Sunday, Bloody Sunday (1971)
An intimate and well-crafted look at a man, a woman, and their shared male lover. Innovative in its time for it’s unflinching portrayal of unmarried sex and homosexuality, the film is far less scandalous now but still edgier than anything currently being shown on broadcast TV. The performances are strong and director John Schlesinger keeps a firm grip on the material, but over time it’s become a slowly paced artifact of a particular era, and does not continue to astound in the same way as Schlesinger’s trippy and daring “Midnight Cowboy” (1969), always fresh “Darling” (1965), and striking “Billy Liar” (1963).

The Terminal (2004)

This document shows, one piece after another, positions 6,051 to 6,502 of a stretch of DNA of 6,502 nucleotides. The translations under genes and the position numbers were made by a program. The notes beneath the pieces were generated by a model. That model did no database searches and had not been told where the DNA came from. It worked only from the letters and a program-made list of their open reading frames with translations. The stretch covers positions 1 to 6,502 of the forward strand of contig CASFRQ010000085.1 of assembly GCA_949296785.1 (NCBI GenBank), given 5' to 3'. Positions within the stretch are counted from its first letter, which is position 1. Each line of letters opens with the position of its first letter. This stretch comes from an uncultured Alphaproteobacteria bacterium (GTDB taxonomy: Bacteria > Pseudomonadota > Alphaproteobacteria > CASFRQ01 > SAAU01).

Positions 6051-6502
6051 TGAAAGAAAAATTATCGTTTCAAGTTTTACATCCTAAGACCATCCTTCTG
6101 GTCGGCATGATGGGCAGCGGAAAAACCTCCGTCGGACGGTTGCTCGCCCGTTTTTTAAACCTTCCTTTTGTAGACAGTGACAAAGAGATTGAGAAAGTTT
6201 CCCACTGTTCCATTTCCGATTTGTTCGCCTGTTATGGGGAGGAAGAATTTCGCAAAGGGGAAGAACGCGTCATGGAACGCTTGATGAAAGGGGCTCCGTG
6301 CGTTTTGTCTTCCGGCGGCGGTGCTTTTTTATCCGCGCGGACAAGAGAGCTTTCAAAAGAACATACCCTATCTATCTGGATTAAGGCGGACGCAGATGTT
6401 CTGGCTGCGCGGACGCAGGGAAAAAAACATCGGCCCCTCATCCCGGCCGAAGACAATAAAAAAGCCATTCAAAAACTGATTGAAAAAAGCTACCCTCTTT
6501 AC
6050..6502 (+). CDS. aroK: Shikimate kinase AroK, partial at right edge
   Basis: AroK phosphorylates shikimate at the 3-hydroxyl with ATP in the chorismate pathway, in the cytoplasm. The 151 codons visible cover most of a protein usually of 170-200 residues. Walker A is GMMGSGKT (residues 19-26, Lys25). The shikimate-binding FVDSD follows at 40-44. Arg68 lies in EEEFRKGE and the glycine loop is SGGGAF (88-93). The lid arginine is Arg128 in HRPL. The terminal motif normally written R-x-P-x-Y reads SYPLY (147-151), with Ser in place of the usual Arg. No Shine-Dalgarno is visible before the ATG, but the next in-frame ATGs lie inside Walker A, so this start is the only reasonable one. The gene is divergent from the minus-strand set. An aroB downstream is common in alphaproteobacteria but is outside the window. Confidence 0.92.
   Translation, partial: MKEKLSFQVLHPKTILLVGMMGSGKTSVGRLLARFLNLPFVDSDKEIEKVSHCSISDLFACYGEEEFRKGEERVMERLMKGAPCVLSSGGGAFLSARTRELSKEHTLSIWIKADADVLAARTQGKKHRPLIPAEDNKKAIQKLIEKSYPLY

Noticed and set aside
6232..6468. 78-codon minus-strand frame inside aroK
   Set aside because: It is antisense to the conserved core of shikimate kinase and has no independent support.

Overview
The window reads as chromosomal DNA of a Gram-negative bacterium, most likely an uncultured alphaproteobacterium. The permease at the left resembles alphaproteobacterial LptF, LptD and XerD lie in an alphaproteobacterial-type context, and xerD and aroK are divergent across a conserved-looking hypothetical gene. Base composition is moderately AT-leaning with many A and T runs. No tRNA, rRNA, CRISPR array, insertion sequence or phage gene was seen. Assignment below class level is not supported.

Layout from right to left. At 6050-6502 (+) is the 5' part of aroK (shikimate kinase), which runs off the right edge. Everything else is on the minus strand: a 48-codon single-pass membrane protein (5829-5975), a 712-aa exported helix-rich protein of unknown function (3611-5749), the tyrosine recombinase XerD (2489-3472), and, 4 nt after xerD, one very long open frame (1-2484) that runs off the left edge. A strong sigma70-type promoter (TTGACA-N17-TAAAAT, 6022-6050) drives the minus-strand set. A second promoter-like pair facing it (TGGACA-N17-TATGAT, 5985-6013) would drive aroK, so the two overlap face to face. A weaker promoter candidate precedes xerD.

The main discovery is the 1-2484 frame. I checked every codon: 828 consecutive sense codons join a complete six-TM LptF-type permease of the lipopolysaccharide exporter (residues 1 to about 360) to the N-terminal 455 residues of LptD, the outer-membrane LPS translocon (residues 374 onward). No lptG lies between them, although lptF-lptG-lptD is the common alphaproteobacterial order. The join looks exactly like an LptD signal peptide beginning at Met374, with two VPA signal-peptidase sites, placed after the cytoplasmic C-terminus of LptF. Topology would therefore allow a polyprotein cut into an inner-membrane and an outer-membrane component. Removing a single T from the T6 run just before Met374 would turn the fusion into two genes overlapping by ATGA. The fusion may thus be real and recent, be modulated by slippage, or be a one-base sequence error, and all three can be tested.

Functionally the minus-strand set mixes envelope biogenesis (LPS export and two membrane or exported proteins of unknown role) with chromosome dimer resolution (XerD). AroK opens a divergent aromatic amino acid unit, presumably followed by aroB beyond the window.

From a story credited to Andrew Niccol (the writer-director of the underrated “Gattaca”) and a guy named Sacha Gervasi comes a screenplay by Gervasi and Jeff Nathanson. A screenplay that sucks. A screenplay that crash-lands all over the screen. A screenplay best described by one of the standard dictionary definitions of the word “terminal” itself: “Causing or ending in or approaching death.” Tom Hanks wastes a good accent and a lot of charisma playing a kindly foreign man stuck in an airport because of bureaucratic B.S. Partially based on a true story? Partially pulled out of a feces encrusted Pan Am lavatory, if you ask me. Telling the story of the real man and the real bureaucracy might have been interesting. Putting Tom hanks in a good movie would have been even better. But instead director Steven Spielberg does neither, opting for a flight plan that drags viewers through sickeningly sweet and ham-handed plot points, kindergarten-level dialogue, wooden acting courtesy of the gorgeous Catherine Zeta-Jones, one-note good guys, a two-note bad guy (Stanley Tucci valiantly, if briefly, tries to insert some complexity and sympathy into a character designed to make the actor look like an evil fool), zero chemistry between the majority of the leads, and nothing else. The one redeeming feature: frequent Wes Anderson star Kumar Pallana plays Gupta Rajan, the airport’s janitor. Pallana has a natural pizzazz that lights up the screen and “The Terminal” gives him a chance to grow as an actor, but, sadly, he’s trapped in the same bad movie as everyone else. George Lucas and Steven Spielberg, having lost their minds at some point in a distant galaxy, long long ago, have now hired Jeff Nathanson—the writer behind such bad-movie classics as “Speed 2: Cruise Control,” “Rush Hour 2,” and “The Terminal”—to write a new draft of “Indiana Jones IV.” They keep mentioning that he did a good job on Spielberg’s “Catch Me If You Can.” Maybe, but I keep picking up the following radio signal in my false tooth: “Air Traffic Control to Flight Indiana Jones—you’re going down. Repeat. Prepare for a crash landing.”